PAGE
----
Break on Through to the Other Side
By Autumn Carberry
You’d be surprised how many people refer to high school as “the best years of their life.” You, however, have so much more in your future. High school is the beginning. Keep that in your mind when you become bogged down in the minutiae of high school society. Although it may not seem like it now, there is a bright, brilliant light shinning at the end of the tunnel of high school.
But how to reach said blinding light? The answer is simple, my dear students, maintain focus. If a four-year university experience is truly your goal, let nothing deter you. There may be those who would not see you reach that beaming light. It may even be yourself. In high school, no, even before that, I knew I was going to college. I watched my friends get distracted with relationships, partying, and working; yet I never waivered, even when self-doubt tried to douse my burning light. Head down, nose pressed to my books I maintained my course. You must do the same. Let nothing stop you from brandishing your light.
That is not to say that I did not experience all that high school had to offer. Quite the contrary, I was in ASB, cheerleading, drama, National Honor Society president, but I kept balance, learned time management, and multitasking. I did the same in college, managing my time to work, study, but also participate in college life to the fullest extent. Part of being successful academically, socially, and professionally is being organized and balanced. The influence of others can extinguish your brash light. Remember, what others do is of no consequence; only your actions have a direct effect on your future.
At this moment, one of the most monumental obstacles to breaking through to that blazing light of college is finance. You may get in, but how to pay for it? To say that higher education is expensive is an understatement and costs rise annually. Nevertheless, it is the most worthwhile investment you will ever make. My senior year of high school I applied to as many schools as I could and was filled with trepidation. I was convinced I wasn’t going to get in anywhere. As the admissions rush came to a close my mother encouraged me to apply to USC. I, of course, thought she had lost her facilities. But my grandfather had always loved the school and had taken her and my aunts for walks on the campus. I had heard these stories, and his love for the school spurred me on to apply. Then I played the waiting game.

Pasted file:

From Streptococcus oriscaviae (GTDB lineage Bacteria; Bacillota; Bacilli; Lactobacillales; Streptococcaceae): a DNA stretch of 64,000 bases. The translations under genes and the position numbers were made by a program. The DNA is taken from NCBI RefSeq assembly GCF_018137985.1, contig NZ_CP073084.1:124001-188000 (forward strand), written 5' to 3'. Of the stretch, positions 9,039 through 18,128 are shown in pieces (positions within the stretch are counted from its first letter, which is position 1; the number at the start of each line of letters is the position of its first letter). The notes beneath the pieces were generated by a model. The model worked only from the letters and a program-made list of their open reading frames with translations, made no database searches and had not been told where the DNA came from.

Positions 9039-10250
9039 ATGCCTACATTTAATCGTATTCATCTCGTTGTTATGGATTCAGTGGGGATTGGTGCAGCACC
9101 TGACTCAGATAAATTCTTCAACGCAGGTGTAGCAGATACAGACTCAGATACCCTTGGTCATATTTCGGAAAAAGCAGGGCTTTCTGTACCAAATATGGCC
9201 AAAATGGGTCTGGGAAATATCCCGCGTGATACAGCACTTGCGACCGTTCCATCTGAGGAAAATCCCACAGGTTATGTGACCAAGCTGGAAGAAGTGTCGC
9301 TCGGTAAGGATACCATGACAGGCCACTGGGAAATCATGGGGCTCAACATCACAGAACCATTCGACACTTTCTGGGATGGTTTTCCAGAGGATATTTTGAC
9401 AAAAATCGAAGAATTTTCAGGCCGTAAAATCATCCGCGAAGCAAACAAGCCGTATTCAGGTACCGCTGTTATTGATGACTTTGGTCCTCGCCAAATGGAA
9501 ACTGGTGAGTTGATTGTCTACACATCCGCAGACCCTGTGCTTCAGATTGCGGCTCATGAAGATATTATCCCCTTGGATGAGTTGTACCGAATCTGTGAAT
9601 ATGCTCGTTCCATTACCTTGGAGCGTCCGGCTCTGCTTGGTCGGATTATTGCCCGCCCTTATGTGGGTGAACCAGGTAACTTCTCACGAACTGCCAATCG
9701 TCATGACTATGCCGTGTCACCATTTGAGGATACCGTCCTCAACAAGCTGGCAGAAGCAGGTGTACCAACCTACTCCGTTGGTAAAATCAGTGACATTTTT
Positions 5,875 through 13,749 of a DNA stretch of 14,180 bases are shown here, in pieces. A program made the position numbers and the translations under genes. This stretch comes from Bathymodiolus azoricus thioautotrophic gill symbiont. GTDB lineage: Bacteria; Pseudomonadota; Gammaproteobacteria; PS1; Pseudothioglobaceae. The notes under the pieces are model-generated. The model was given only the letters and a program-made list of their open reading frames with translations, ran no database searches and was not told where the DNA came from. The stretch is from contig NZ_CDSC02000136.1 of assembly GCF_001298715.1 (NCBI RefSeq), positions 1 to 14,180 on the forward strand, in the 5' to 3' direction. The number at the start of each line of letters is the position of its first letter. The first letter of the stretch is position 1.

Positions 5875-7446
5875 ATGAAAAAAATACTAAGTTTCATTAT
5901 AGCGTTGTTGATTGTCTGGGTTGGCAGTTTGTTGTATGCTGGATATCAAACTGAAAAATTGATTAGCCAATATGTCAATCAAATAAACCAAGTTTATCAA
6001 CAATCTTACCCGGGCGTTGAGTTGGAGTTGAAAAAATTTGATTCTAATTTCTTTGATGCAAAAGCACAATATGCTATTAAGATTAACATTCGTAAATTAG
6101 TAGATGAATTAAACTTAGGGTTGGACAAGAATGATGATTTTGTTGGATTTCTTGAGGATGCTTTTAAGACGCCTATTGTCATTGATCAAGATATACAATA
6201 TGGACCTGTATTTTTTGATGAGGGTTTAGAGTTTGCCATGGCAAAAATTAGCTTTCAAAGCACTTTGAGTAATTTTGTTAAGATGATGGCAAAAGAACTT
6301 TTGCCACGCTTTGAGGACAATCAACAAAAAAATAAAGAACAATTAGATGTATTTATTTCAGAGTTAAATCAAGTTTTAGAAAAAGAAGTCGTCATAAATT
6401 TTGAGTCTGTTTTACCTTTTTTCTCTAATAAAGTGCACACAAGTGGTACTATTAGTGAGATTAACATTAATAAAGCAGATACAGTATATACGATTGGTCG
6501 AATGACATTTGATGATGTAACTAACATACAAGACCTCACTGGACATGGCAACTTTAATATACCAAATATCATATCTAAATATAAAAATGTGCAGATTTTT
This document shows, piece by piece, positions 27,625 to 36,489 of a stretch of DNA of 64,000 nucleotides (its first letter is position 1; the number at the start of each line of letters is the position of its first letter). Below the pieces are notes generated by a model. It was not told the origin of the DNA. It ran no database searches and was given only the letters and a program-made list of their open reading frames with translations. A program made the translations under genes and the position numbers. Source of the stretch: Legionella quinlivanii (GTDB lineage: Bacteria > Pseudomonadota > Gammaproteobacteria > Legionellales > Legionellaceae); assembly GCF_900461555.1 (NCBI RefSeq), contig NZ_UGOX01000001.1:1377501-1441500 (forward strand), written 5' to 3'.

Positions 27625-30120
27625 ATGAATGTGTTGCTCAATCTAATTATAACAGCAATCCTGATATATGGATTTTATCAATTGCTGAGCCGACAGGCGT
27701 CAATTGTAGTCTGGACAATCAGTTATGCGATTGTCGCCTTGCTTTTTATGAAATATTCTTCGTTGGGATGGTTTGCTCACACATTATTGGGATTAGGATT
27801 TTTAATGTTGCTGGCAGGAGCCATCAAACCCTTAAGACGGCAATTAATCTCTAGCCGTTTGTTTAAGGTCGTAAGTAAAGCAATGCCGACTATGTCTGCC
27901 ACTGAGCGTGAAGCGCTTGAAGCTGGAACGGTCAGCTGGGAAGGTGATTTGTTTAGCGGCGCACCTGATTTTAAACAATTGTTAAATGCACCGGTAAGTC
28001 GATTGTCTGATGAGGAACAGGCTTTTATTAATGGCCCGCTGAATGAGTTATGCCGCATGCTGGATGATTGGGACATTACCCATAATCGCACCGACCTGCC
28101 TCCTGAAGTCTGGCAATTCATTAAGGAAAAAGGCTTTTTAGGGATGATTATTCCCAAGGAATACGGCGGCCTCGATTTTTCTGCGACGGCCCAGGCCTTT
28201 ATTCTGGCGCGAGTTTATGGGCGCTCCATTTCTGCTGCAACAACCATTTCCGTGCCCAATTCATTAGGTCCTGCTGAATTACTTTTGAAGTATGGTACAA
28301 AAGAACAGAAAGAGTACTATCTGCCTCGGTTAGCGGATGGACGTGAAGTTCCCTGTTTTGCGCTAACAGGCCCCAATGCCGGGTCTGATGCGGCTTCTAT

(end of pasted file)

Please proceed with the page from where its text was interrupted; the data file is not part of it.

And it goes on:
My first acceptance letter was from the University of La Verne. I was so relieved to have gotten in somewhere, anywhere, that I was ready to accept. Not to mention, they offered me a full scholarship, I wasn’t going to have to pay anything. But as fate would have it, not more than a week later I got an acceptance letter and certificate from USC. I could not believe I was accepted. Up to that point it was the proudest I had been in my life. My parents were ecstatic! Unfortunately the sticker shock set in. At that time it was $45,000 per year in tuition (by the time I graduated it was up to $60,000), that didn’t included living expenses or textbooks. The financial aid package was for $25,000. Technically that covered half but when all the other expenses were calculated I would be short about $35,000. Deflated, I told my parents I would go to La Verne. There was no way we could come up with that money. But my parents being the supportive people they are told me that we would figure it out, and for the next four years we did. They took out parent loans and I took out student loans. I applied for scholarships and did work-study.
I don’t regret one cent paid and neither do my parents. And yes, it took me forever to pay them off; I just finished as a matter of fact. But to see my grandpa’s face when he learned of my acceptance was priceless and one of my most precious memories since his passing in August. To have all my family at my graduation, as a first generation college graduate, from one of the most prestigious institutions in California is so much more valuable than saving money would have been. Had I let money stop me those things would have never happened. I would have lost out on the best experiences of my life, living in Madrid while studying abroad, meeting my best friend, getting an amazing education, and being part of the incredible tradition of the Trojan Family. All of that would have been laid by the wayside due to expense. Because I invested in myself, I was able to walk, every Saturday, through the tunnel of the Coliseum, the trumpets of the Trojan Marching Band echoing off the walls, the shouts of the crowd roaring, football players racing across the field, to my beautiful, brazen light. Your beaconing lights are beyond price.
Autumn Carberry is the eldest in a long, prolific line of cheerleaders, crafters, and avid readers. She has been an English teacher at CV for an amazing 15 years, which is astonishing considering she's only 23. Autumn hopes to continue her professional career with the same exuberance with which she started.